Mouldy Drywall
Clean the surface with a damp rag, using baking soda or a bit of detergent. Do not allow the drywall to get too wet.

When Should You Seek Professional Help?

Mould that comes back after you have cleaned the area is usually an indication that a source of moisture has not been removed. Seek professional help from a trained indoor air quality (IAQ) investigator. Infants and other family members with asthma, allergies or other health problems should not be in the work area or adjacent room during the cleaning.

You may need help from a trained professional when:

  • there is a lot of mould
  • your home is very damp and moist
  • mould comes back after repeated cleaning
  • a family member suffers from respiratory or other health problems that appear to be aggravated inside the home

Dealing with an Ongoing Problem

Repair to the building envelope is required if moisture is entering the home from the outside. At the same time, steps should be taken inside the home to reduce your exposure to mould.

  1. Discard mouldy or damaged materials. Wear a dust mask and gloves. Furnishings, such as mattresses, carpets, or sofas that got wet or have been stored in damp conditions, should be discarded.
  2. Proper vacuuming reduces the amount of mould spores. All surfaces in the home (floors, walls, ceilings, shelves) and non-washable furnishings (such as sofas, chairs) must be vacuumed thoroughly.
  3. Pull carpets and furnishings away from walls that get wet. Carpets and underpads that are mouldy should be cut out and discarded.

4.   Take steps to dry areas that get wet. Monitor the relative humidity of the air. Use a portable dehumidifier, if necessary. Ensure that the condensate drain pan of the dehumidifier is emptied regularly and clean the dehumidifier with a mixture of white vinegar and water.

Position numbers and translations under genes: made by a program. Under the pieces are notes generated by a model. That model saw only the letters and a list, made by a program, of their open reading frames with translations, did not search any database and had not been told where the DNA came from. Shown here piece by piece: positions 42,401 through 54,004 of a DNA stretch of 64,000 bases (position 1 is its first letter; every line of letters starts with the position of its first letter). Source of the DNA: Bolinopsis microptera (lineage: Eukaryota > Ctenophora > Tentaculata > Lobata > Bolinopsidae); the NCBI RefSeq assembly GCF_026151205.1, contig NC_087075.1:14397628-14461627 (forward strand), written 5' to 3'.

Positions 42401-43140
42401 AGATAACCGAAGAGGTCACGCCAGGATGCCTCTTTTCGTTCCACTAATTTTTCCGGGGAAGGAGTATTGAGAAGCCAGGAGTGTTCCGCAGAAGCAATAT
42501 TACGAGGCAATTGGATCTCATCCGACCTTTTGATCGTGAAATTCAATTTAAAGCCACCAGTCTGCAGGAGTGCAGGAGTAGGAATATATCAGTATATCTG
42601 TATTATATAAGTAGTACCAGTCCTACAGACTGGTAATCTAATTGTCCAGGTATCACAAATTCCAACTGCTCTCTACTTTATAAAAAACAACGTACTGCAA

1. If the mould is limited to one area, isolate the area if possible. Cover the affected surfaces with plastic sheeting secured at the edges with duct tape. Note that this is only a temporary measure to minimize your exposure.
  2. Healthy individuals can regularly clean small areas of mould, thus preventing these from getting out of hand.
  3. Consider seeking professional help from trained IAQ investigators, to identify appropriate remediation steps inside the home. Removing large amounts of mould will require the services of mould clean-up contractors.

Steps to Prevent or Reduce Mould Growth

Mould needs moisture to grow. Controlling the moisture and keeping your home dry prevents the growth of mould.

  • Check your home for signs of moisture and moulds.
  • Find out if water is coming in from the outside and if substantial moisture is produced inside the home.
  • Fix any water leaks promptly.
  • Think of the different ways moisture is produced inside the home (for example, cooking, bathing). Remove the moisture as it is produced by using exhaust fans. In the absence of fans, open windows for a short time, but note that the wind can push the moisture to other parts of the home.
  • Measure how much moisture is in the air. To find the relative humidity in your home, you’ll need a hygrometer, available from hardware stores. Relative humidity in the home should be under 45 per cent in the winter (or lower to avoid condensation on windows). If necessary, use a dehumidifier to lower the relative humidity.
  • Reduce the amount of stored materials, especially items that are no longer used. Moulds grow on fabrics, paper, leather, wood and practically anything that collects dust and holds moisture.

Part 2 Mould-Proofing Your Home, Room by Room